The mechanisms responsible for the inhibition of shortening velocity that occurs during muscle fatigue have not been completely elucidated. Phosphorylation of the myosin regulatory light chain (RLC) occurs during heavy use; however, previous reports on its role in affecting velocity have been equivocal. To further understand the process of fatigue, we varied the levels of myosin RLC phosphorylation (from 10 to >50%) and the concentrations of protons (from pH 7 to 6.2) and phosphate (from 5 to 30 mM), all of which change during fatigue. We measured the mechanics of permeable rabbit psoas fibers at a temperature closer to physiological (30°C), using a temperature jump protocol to briefly activate the fibers at the higher temperature to preserve sarcomere homogeneity. Although lowered pH alone had an effect on velocity, it was the three factors together, i.e., high phosphorylation, low pH, and high phosphate, that acted synergistically to inhibit fiber velocity by ∼40%. Our data demonstrate that in conditions that simulate physiological muscle fatigue, myosin phosphorylation does contribute to the inhibition of contraction velocity of fully activated fast muscle fibers.
in skeletal muscle fatigue, tension, shortening velocity and the rate of energy use are all inhibited (10, 32). Many studies have explored whether the buildup of the products of ATP hydrolysis [ADP, inorganic phosphate (Pi), and protons] directly affects the actomyosin interaction and may thus inhibit shortening velocity. Although several metabolites do affect fiber mechanics, they do not quantitatively account for the inhibition of shortening velocity observed in living fibers (see e.g., Refs. 10, 21, 32). Other factors to consider are any alterations in the structure and function of myosin per se, and specifically, the role of myosin light chain as a regulator of muscle mechanics. In fast fibers, both myosin heavy chain and myosin light chain composition have been found to be important determinants of unloaded shortening velocity (1), although the exact mechanism by which various isoforms of myosin light chain modulate velocity is not clear.
There is evidence that myosin regulatory light chain (RLC) phosphorylation can alter the interaction of myosin and actin and result in tension potentiation. In myosin, the RLC is phosphorylated by a calcium-activated kinase (MLCK), leading to increased RLC phosphorylation levels during sustained activity or fatigue of skeletal muscles. RLC phosphorylation was found to correlate with twitch tension potentiation after a tetanic contraction or during a train of twitches in vivo (26) and to increase tension in permeable fibers at low levels of calcium activation, providing one possible molecular mechanism for the correlation between myosin phosphorylation and twitch potentiation (25). The role of RLC phosphorylation in increasing twitch tension in vivo was further established in mice lacking MLCK, where twitch potentiation was almost totally eliminated (37).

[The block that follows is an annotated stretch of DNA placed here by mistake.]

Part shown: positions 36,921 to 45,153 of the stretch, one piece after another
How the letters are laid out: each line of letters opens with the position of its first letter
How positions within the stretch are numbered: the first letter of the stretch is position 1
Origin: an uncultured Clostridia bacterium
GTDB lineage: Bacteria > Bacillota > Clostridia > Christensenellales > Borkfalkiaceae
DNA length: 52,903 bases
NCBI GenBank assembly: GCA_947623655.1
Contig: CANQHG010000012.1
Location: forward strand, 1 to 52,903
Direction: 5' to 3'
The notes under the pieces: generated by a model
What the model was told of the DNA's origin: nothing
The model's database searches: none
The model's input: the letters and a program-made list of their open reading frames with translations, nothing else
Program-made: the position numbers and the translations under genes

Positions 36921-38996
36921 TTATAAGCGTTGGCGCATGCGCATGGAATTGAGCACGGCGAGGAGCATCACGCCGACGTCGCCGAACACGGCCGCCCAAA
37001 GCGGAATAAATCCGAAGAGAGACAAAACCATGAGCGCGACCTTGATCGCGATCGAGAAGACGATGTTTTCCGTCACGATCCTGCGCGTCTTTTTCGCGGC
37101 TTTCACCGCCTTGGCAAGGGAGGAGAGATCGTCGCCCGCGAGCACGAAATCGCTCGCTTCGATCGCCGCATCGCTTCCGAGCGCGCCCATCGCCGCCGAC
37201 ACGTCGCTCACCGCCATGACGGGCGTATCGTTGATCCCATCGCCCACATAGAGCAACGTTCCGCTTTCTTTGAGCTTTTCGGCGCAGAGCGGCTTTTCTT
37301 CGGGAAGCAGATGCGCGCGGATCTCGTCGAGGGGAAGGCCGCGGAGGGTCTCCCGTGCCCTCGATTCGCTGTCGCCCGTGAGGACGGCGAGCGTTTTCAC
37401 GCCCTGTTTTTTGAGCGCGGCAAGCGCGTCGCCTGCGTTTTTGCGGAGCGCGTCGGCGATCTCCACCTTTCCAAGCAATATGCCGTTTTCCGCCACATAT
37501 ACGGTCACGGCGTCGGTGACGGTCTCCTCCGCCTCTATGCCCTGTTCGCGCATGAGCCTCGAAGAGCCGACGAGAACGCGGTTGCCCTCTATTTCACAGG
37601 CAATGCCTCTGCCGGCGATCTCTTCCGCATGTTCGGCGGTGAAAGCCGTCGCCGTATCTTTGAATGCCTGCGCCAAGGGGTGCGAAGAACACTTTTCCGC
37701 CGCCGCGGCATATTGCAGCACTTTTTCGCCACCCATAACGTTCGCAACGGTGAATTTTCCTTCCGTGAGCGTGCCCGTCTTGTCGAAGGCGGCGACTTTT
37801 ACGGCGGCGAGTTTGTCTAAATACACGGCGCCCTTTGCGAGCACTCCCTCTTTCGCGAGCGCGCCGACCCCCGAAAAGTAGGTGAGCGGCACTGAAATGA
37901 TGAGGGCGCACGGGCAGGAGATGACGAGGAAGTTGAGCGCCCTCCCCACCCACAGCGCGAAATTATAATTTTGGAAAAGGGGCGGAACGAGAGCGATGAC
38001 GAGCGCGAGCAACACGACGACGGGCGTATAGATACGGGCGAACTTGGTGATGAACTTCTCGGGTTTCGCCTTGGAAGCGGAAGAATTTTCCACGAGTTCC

Phosphorylation of the RLC is minimal in a single short activation but reaches 50% or greater during sustained activity (26, 27). During fatigue, levels of myosin phosphorylation increase to 50–80%, equivalent to the levels of phosphorylation studied presently (31). Twitch potentiation, which is produced by phosphorylation, remains evident even during fatigue (30, 31). By increasing the chances for the formation of strong binding states, RLC phosphorylation should also affect the dissociation rate of myosin from actin and thus should influence the velocity of contraction, especially when other factors affecting velocity are present, i.e., in fatigue. However, skinned fiber studies carried out at 10–15°C found no effect of RLC phosphorylation on the mechanics of fully activated fibers (25, 28). Results obtained in fully activated living fibers have been equivocal, with some investigators suggesting that myosin phosphorylation is associated with inhibition of energy output and velocity and others reaching the conclusion that it has no effect (2, 6, 7). The reason for this may lie within the differences of the various experimental protocols. Because previous work has suggested that changes in phosphate concentration and pH might play a role in the inhibition of muscle fibers, we chose to vary these two metabolites in conjunction with variation in the levels of myosin phosphorylation. The effects of both pH and phosphate concentration on fiber mechanics have been shown to be temperature dependent, so we also performed our experiments at a temperature closer to physiological than customarily used (4, 9, 14, 22, 33). To achieve more physiological temperatures, we measured force and velocities of our samples using a temperature jump protocol, allowing us to conduct measurements at 30°C and to vary experimental solutions in terms of pH and Pi content. We hypothesized that if RLC phosphorylation plays a role in altering fiber mechanics during fatigue, its contribution may be more evident in fatigue conditions and at higher temperatures. In this study, we have shown at 30°C that low pH, increased Pi concentration ([Pi]), and increased levels of myosin RLC phosphorylation work synergistically to inhibit the velocity of shortening.